| Imqorášə |
|Nouns decline according to...|
|Verbs conjugate according to...|
Classification and Dialects
Ģaremo (coll. Ģat) is a language isolate spoken in an autonomous zone in the Caucuses. It borrows from Germanic, Romance, and Semitic languages.
|Plosive||p b||t d||(tʃ dʒ)||k g||q|
|Fricative||ϕ β||s z||ʃ (ʒ)||x ɣ||χ|
|Lateral fric.||ɬ [ɮ]|
|Lateral aff.||tɬ [dɮ]|
Phonemes in parenthesis were brought into the language through loanwords but are now integral to the language. Phonemes in brackets are today rarely distinguished.
Vowel Suprasegmentals and Diphthongs
All occurrences of /ɪ/ can be realized as /ɛ/ or /i/, and all occurrences of /ə/ can be realized as /u/, /o/, /a/, /ɑ/, /ɒ/, or /ɔ/.
There are 2 tones (ex. on /a/): normal (/a/) and rising-falling (/a᷈/). The latter only occurs on /a/, /ɛ/, /i/, /o/, and /u/. All vowels can also be creaky voiced (/a̰/).
Nasalization occurs sometimes and /ɑ̆~ɒ̆~ɔ̆/ is the vowel most prone.
Many phonemes vary depending on their context in a given word:
- When /k/ and /g/ are word-final, they have no audible release (/k˺/ and /g˺/).
- When /t/ and /d/ are word-final, they are dental with no audible release (/t̪˺/ and /d̪˺/).
- When /q/ appears word-final, it is a glottal stop with no audible release (/ʔ˺/).
- Final long vowels are followed by an implied glottal stop with no audible release follow (ex: /kaːʔ˺/).
- All above phonemes sometimes may be followed by some audible release.
- /ʀ/ is rarely pronounced as a trill (except when it is word-initial or directly precedes /a/), but is rather approximated, as a back vowel /ɑ/, or when following a rounded vowel, as rounded velar /w/ or uvular approximant. Syllables with /ʀ/ often become diphthongs (ex. /imqoʀˈaʃə/ often becomes /imˈqɔaʃə/).
- Coda /l/ becomes /w/.
- Unstressed /a/, /ɛ/, and /i/ are often /ə/ (/i/ is sometimes /ɪ/ unstressed).
- Unstressed /u/ is often /ɨ/.
- Unstressed /o/ is often /ɤ/.
Allowable syllable structures: CV, VC, CVC. Geminated consonants are considered as two consecutive consonants.
|Letter||c||j||j||f||š||ž||h||r||č or ĉ||ĵ||y||e|
All other characters are exactly their corresponding IPA value. All Latin characters were used, otherwise simple replacements were used, especially to maintain a one-character-one-phoneme rule and a no-diacritic rule for vowels, except when it would be simpler and clearer to use the IPA.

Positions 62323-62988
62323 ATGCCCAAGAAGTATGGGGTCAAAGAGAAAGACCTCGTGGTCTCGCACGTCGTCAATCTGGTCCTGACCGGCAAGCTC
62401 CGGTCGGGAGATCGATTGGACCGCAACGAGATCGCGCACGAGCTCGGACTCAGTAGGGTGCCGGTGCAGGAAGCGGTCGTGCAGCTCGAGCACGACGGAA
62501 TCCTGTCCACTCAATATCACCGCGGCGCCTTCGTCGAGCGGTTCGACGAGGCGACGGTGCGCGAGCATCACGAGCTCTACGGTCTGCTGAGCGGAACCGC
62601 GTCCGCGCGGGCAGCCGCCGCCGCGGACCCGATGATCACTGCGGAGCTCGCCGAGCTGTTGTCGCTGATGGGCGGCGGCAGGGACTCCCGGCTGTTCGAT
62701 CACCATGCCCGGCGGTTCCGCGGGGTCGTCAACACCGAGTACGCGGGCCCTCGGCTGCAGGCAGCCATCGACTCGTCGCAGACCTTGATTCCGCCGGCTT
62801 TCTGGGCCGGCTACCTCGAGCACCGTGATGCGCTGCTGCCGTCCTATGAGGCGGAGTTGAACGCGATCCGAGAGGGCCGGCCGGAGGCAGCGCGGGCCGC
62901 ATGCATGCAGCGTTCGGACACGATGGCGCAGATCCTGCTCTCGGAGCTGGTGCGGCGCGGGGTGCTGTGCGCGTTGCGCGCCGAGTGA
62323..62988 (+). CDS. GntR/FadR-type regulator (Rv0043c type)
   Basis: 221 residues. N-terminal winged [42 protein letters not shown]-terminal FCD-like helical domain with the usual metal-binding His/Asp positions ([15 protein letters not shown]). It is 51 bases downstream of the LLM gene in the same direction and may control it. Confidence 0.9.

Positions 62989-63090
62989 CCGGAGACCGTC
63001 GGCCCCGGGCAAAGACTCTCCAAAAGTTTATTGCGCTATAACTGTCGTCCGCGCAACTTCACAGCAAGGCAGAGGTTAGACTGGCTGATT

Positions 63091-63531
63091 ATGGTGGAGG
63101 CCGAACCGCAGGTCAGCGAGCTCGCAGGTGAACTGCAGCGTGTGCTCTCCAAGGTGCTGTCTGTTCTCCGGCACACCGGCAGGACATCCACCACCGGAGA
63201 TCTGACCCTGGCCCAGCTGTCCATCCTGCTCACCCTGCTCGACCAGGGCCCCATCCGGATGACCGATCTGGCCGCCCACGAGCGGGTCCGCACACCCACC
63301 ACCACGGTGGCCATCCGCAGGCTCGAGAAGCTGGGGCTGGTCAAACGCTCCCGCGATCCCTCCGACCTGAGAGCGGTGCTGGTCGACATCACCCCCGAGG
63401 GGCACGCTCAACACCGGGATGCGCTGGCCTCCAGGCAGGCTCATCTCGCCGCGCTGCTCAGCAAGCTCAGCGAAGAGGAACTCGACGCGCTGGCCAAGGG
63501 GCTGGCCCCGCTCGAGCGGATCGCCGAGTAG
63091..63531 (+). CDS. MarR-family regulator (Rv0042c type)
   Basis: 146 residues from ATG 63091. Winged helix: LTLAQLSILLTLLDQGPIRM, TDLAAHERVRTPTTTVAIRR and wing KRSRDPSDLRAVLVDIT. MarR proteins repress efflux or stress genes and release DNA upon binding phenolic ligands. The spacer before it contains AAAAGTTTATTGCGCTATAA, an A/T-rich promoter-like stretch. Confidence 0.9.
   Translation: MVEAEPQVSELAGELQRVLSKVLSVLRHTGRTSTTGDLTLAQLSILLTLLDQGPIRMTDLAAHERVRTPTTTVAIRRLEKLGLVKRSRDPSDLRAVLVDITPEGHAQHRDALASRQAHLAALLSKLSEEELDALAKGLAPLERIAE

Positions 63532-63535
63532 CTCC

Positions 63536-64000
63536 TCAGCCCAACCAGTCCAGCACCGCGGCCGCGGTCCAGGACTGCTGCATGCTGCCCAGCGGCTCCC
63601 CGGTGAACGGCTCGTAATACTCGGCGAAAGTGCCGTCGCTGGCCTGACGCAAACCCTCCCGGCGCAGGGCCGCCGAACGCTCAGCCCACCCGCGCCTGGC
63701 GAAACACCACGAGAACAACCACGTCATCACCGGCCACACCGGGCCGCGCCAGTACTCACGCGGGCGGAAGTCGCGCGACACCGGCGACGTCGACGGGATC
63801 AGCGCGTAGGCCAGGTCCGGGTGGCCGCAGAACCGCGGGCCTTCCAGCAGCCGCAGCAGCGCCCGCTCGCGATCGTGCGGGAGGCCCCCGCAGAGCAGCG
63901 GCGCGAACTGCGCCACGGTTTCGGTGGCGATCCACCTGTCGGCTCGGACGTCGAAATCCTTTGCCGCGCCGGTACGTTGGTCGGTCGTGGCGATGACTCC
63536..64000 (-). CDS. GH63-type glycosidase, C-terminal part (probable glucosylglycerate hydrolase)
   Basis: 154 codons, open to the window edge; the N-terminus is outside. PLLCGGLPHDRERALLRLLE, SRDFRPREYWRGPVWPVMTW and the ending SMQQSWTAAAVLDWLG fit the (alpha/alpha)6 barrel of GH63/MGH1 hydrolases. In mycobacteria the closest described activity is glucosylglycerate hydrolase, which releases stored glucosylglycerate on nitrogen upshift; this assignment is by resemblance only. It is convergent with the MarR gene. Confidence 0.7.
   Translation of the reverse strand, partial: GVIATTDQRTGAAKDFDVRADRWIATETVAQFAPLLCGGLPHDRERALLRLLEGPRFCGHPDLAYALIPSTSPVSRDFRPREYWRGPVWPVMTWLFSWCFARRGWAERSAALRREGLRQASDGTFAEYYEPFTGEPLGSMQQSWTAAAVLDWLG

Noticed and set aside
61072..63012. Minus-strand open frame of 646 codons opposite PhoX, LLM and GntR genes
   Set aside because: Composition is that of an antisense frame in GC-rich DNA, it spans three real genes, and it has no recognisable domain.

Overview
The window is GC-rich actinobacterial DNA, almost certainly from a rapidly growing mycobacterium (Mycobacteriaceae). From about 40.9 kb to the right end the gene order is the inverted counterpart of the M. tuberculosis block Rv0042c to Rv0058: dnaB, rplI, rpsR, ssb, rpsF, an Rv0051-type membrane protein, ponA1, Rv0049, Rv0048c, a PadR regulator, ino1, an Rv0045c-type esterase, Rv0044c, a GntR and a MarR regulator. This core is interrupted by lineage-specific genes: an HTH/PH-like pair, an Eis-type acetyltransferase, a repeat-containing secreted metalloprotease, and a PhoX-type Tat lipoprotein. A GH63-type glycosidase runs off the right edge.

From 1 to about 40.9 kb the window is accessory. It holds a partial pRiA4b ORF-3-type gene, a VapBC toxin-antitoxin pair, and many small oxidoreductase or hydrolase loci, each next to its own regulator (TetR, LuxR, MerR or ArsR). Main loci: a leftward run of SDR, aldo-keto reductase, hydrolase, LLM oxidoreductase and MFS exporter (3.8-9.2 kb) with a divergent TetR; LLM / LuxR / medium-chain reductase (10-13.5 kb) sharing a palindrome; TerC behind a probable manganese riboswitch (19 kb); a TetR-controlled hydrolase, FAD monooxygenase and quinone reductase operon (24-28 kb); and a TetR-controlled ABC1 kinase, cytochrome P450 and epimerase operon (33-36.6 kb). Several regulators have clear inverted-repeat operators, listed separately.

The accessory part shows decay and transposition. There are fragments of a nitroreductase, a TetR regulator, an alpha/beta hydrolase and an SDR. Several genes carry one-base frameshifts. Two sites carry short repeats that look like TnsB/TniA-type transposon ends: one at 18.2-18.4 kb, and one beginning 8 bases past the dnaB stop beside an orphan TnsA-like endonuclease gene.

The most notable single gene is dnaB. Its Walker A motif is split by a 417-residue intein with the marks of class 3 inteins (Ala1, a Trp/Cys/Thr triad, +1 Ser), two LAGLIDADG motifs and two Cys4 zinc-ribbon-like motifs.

Conjugation and Declension
There are 3 genders, typically determined by the first consonant (usually the first phoneme) of a root. Usually, if the first consonant is a stop, the root is masculine, if it is a fricative, the root is feminine, and if it is anything else, the root is neuter (in this case /ɬ/ and /ɮ/ are actually categorized as stops). If the first phoneme in a root is a vowel, the root is usually neuter, but many times it is irregular.
Colloquially, conditional mood is used for simple past tense and potential mood is used for simple future tense.
The auxiliaries always appear at the very end of a clause.
|Nom||- a||- e||- o|
|Dat||- e||- a|
|Gen||- o||- i||- e|
|Loc||- u||- o||- i|
|Abl||- i||- o||- e|
Instrumental case is only used colloquially.
There is a sort of "construct state", which utilizes accusative and genitive case. Ex.:
"book of life"
This form applies even to possessives and many adjectives. There are only a few "true adjectives" in Imqorášə that are not just nouns in the "construct state". Ex.:
The definite article varies depending on the gender and case of the word it is modifying. The article always precedes the noun it is modifying.
Compound words are incredibly common, though are often phonologically morphed due to pronunciation. The same can be applied to borrowed words. There are a number of rules that are applied to the morphing of these words phonologically:
- In older words, stress is generally penultimate, however in newer words (especially borrowed words) stress is generally initial.
- #1 can be overridden by vowels with suprasegmentals, including diphthongs.
- #1 and #2 can be overridden if the compound words contains only root; the root is stressed.
- A coda closed syllable containing /u/ is shortened to an open syllable and /u/ becomes /ɨ/.
- Strings of consonants (and sometimes vowels) that have similar places of articulation often assimilate, especially when unstressed.
- Vowel length and consonant gemination usually disappears.
- #6 can apply to diphthongs, though diphthongs can assimilate to the second vowel.
- The older the word, the more extreme the phonological changes.
- Words that are old enough will be spelled to some degree phonetically and have done away with conservative spelling newer words exercise.
Naxáwmə - "Hello (form.)"
Ka-ə̀ná - "Who are you? / What's your name?"
Rosə̀ná ([ɒɔsˈná]) -"How are you?"
Ros addátu - "Things are well (lit. Everything is on the ground / in order)"
Saweng - "Okay (interjection)"